Following this operation the fires may be relighted in combustion zone 2 and the normal operation of the process continued.
The conditions of operation above given in connection with the description of the drawing are those which have been found satisfactory for the removal of coke from the furnace tubes of a topping plant operating on California crude from the Los Angeles basin. The whole procedure above outlined takes on the average about 1 hours, from the time the fires are extinguished until the plant is again under normal operating conditions, whereas, by the former method of cleaning thetubes (by use of a turbine-driven cleaning'device) about five hours is required for cooling before the heating coll can be opened for cleaning and about six hours is required for the actual cleaning operation so that, on the average, the heater is out of service for about eleven hours.
By employing the present method of cleaning at regular intervals of ten days to two weeks, the damaging or burning of tubes from overheating, due to carbon deposits, has been entirely eliminated and practically continuous smooth operation of the process has resulted over periods as long as three months. Without employing the periodic method of cleaning provided by the present invention, it was necessary to shut down the furnace and turbine the tubes at least once a month. It is estimated that the method of the present invention has decreased the maintenance and cleaning costs on this particular furnace installation by at least 50% and it is now in regular use in a large number of such furnaces. This 50% decrease in maintenance cost does not take into consideration the increase in productive operating time obtained when employing the process of the present invention, due to the decreased time required for cleanouts, not to mention, from an operation standpoint, the loss in time of this particular furnace while being turbined.
I claim as my invention:
1. In a process for heating hydrocarbon oils by passing the same continuously through a fluid conduit within a furnace, the method of preventing the excessive accumulation of coke within the conduit which comprises periodically discontinuing the supply of heat to the fluid conduit from the furnace and discontinuing the supply of oil to the fluid conduit, removing the oil from the fluid conduit and introducing thereto a mixture of water and steam, continuing the supply of water and steam to the fluid conduit until the temperature of the materials discharged therefrom is below the temperature of saturated steam, further cooling the fluid conduit by the continued passage of water therethrough, then charging the fluid conduit with hot oil at a temperature of at least 400 to 600 F., then rapidly passing a stream or. relatively cold oil through the heating coil to flush out the carbonaceous material and subsequently 5 lighting the fires and continuing normal operation of the process.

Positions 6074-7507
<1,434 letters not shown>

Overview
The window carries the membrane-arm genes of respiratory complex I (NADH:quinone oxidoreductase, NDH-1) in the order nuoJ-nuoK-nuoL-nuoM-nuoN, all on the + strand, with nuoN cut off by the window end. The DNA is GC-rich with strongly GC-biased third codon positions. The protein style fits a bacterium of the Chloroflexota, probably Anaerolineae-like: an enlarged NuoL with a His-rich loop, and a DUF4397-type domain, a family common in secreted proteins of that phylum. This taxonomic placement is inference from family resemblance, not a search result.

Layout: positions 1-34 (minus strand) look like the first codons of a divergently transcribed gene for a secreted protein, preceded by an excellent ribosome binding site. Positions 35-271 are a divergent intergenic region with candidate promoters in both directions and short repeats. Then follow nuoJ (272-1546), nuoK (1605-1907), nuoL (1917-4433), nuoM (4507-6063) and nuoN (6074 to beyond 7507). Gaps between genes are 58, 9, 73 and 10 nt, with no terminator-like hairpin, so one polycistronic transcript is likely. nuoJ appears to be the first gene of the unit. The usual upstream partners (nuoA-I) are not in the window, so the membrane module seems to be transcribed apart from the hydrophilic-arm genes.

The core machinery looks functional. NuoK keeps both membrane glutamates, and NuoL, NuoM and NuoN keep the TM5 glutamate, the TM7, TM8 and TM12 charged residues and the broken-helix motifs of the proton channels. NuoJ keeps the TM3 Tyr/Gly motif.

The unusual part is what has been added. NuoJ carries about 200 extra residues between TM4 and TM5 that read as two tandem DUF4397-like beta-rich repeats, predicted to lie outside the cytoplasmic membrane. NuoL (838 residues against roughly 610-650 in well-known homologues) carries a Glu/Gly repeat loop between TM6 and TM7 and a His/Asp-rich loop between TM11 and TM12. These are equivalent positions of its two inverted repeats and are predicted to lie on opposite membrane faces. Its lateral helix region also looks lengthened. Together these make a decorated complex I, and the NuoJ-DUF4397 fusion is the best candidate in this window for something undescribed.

2. A process 'for removing carbonaceous deposits from the fluid conduit of an oil heater embodying the steps which comprise cooling the 10 fluid conduit by passing aqueous fluid therethrough, reheating the fluid conduit by charging the same with hot oil and flushing the fluid conduit with relatively cold oil.
3. A process for removing carbonaceous de 15 posit from the fluid conduit of an oil heater which comprises passing water and then hot oil through the conduit to'loosen the carbonaceous material by resulting contraction and expansion of the conduit, and then flushing the latter 20 out of the conduit.
4. A process for removing carbonaceous deposit from the fluid conduit of an oil heater which comprises passing steam, water and hot oil through the conduit in the order named,
thereby loosening the deposit, and then flushing the loosened material out of the conduit.
5. A process for removing carbonaceous deposit from the fluid conduit of an oil heater which comprises passing steam, water, hot oil and relatively cold oil through the conduit in the order named.
6. A process for removing carbonaceous deposits from the fluid conduit of an oil heater which comprises alternately contracting and expanding the conduit by alternately passing relatively cold and relatively hot fluids therethrough in the absence of combustion whereby the deposits are loosened and finally flushing the fluid conduit.
7. A process for removing carbonaceous deposits from the fluid conduit of an oil heater which comprises alternately contracting and expanding the conduit by alternately passing relatively cold and relatively hot liquids therethrough whereby the deposits are loosened and finally flushing the fluid conduit.
CHARLES L. JOHNSTON.